Pillar Stones

These are called gallauns by the peasantry. Ireland is full of them. There are several theories regarding their origin. They are variously supposed to be monumental stones, land boundaries, or idol stones. It seems to the writer that some were of a monumental character, some were land marks, and others represented idols. But at the present day one can scarcely be distinguished from another. When we meet one of those stones there will be great difficulty in determining whether it was a monument, a boundary mark, or an idol.

As monumental stones, they are the simplest form of all memorials, and are called in Scotland cat-stones, the word cath signifying a battle. Many, no doubt, were erected on the scene of a battle, or where some brave warrior fell.

Others, from the position they hold, would appear to be land marks of some kind. On Bere Island there is one exactly in the centre of the island, and we infer it was placed there to mark its centre.

Some of those stones, no doubt, were idols. We are told by some writers of the life of St. Patrick that he found the people worshipping certain idols in the form of stone pillars, some of which he overthrew, while on one, which he purposely left standing, he inscribed the name of Jesus.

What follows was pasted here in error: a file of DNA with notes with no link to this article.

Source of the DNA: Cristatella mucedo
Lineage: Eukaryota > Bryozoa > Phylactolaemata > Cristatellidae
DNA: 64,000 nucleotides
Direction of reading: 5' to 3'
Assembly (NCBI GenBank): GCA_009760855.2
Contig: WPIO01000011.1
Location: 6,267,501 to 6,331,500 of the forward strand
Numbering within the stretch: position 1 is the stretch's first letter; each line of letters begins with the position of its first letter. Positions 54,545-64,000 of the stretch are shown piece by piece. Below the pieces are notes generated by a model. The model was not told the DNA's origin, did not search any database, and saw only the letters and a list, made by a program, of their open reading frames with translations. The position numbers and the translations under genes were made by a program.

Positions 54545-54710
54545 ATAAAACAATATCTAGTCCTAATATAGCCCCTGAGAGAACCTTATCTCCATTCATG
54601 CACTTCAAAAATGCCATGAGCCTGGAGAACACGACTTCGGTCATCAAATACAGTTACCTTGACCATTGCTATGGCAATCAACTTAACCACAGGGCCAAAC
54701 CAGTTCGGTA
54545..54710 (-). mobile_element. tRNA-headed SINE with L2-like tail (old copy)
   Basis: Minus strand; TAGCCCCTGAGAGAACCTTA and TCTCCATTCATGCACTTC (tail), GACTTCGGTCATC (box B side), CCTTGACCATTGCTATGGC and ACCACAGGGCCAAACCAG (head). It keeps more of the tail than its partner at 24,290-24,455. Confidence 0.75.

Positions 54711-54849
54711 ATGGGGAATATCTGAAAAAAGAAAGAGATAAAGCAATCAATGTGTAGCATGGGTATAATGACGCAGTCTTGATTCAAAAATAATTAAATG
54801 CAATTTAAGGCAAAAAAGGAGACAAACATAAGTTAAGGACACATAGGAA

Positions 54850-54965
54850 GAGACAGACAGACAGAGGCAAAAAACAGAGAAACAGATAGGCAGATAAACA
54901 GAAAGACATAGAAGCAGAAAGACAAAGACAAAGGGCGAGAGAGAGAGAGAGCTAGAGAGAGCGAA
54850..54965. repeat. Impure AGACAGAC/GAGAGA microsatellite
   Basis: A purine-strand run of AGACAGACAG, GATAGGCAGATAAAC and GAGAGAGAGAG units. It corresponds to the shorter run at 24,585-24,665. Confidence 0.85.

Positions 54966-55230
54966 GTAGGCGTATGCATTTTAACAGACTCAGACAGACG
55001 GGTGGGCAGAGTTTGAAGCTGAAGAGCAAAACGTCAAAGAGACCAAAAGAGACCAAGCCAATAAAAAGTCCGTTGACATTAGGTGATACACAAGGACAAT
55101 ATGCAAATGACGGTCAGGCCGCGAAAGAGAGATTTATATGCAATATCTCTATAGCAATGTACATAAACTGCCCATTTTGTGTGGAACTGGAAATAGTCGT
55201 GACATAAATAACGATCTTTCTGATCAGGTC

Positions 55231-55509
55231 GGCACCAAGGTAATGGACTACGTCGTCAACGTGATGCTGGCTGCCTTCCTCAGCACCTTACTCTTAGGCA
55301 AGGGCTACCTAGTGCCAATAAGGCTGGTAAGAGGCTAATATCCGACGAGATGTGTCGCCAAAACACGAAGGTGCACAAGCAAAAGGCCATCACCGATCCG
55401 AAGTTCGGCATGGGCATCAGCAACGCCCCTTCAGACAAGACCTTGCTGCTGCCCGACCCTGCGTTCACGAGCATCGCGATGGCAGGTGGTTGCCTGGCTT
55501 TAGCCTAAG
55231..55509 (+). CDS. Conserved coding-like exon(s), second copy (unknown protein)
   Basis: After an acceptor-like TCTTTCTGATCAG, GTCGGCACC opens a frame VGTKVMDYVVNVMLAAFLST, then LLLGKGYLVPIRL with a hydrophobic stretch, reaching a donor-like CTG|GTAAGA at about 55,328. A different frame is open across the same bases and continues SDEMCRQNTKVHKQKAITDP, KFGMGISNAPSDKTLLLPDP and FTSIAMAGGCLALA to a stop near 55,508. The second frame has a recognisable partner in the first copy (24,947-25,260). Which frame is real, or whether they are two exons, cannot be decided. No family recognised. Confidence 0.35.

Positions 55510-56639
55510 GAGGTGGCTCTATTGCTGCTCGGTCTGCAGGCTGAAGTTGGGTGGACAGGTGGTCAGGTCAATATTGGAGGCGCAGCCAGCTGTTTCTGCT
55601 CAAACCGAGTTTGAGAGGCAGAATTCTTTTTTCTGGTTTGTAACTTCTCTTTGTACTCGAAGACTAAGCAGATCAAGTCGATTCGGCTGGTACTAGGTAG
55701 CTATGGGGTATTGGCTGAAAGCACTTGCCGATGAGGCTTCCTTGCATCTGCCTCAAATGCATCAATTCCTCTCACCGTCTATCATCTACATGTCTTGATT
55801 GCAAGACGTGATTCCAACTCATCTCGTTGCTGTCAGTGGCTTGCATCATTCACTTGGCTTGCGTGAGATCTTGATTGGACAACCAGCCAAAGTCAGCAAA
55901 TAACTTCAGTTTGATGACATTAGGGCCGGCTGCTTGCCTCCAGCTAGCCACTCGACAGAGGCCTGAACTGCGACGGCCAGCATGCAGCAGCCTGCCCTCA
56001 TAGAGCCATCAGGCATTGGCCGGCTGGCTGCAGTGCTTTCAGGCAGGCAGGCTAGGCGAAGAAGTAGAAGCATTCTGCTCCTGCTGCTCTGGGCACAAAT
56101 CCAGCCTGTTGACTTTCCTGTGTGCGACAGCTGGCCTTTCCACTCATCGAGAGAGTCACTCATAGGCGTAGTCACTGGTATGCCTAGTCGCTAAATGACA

The gallaun is still considered by many of the people to be something weird, to be let alone. E. A. Connell says there is little doubt that the pagan rites of incantation and divination had been practised at those stones. Up to a period not very remote they were consulted when anything happened to be lost or stolen, and in cases where men or beasts were supposed to be " overlooked," and they were considered to be effective in curing consequences of " evil eye."

Some of these stones bear cup and circle markings, some ogham inscriptions, and others are perforated.

The aperture in some is so large that a person can go through it. There can be no doubt that the aperture had a symbolical signification. It may mean that when a person went through he left behind his sin, or ailment. It might be also a symbol by which parties ratified a compact when they clasped hands through it. They are common in India, and devout people pass through them to be regenerated. About 50 years ago the people of Kilmalkedar, a place where ancient monuments abound, believed that a person could be cured of rheumatism, epilepsy, and other maladies, if he passed three times through those apertures. On the Arran Islands, where holed stones of about two inches wide were held in reverence, small articles of clothing of sick persons used to be drawn through in hope of their recovery. On Innismurry holed stones are called by natives praying stones, and women, about to become mothers, resort to them to pray for a happy issue.

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